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Finding Imjin War Captives and Returnees in Household Registers of the Early Seventeenth Century

Repositorio: Dipòsit Digital de Documents de la UAB
Sangwoo, Han|||0000-0003-2921-1939

Korean scholarship on the Imjin War estimates that approximately one hundred thousand Koreans were captured and taken to Japan during the six year conflict (1592-1598), and only a few of them returned to Chosŏn Korea. For the most part, we do not know who these captives and returnees were because, with the exception of a few upper class returnees, most did not leave their name to history. To rectify this, this study pays attention to the household registers of Korea, which contain not only…

From Olympic Sport to UNESCO Intangible Cultural Heritage, Okinawa Karate Between Local, National and International Identities in Contemporary Japan, 현대 일본의 지역, 국가, 국제 정체성 사이의 오키나와 가라테

Repositorio: Dipòsit Digital de Documents de la UAB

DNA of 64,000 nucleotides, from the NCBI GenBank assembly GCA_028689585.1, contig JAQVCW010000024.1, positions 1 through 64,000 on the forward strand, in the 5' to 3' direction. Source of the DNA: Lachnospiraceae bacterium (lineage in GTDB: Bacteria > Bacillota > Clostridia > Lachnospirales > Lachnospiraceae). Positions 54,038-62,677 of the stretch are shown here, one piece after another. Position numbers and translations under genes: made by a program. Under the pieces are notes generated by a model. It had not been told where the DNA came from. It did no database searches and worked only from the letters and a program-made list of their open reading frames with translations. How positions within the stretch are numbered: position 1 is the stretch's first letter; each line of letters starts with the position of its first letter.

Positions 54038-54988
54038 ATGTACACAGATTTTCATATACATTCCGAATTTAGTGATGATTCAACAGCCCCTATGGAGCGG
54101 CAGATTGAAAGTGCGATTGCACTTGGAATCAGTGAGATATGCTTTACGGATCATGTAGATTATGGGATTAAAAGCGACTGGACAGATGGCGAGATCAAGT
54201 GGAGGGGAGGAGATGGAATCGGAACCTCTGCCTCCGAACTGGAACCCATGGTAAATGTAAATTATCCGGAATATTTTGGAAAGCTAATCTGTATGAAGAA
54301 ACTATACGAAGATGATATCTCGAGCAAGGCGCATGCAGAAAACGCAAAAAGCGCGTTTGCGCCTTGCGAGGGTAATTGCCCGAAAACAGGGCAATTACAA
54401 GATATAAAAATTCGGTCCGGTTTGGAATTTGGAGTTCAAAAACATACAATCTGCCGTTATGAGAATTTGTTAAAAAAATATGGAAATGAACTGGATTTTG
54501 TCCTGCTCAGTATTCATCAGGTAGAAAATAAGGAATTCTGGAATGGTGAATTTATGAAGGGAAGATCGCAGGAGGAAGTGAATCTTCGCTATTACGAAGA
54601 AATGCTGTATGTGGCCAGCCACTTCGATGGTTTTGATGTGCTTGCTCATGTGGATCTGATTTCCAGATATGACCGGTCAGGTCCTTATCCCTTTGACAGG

González de la Fuente, Eduardo|||0000-0002-8483-4867, Niehaus, Andreas|||0000-0001-5943-8785

Karate is commonly regarded as a traditional Japanese martial art, which was developed on the island of Okinawa. Okinawa belonged to the Ryūkyū Kingdom (1429-1879) - an independent state that held diplomatic, cultural, and economic relations with Japan, China, Korea, and other Asian countries. The Ryūkyū Kingdom had a highly transactional culture with a history of cultural exchange in East and Southeast Asia. Karate, generally known as tī/te (hand) or tōdī/tōde (China-hand), blended the…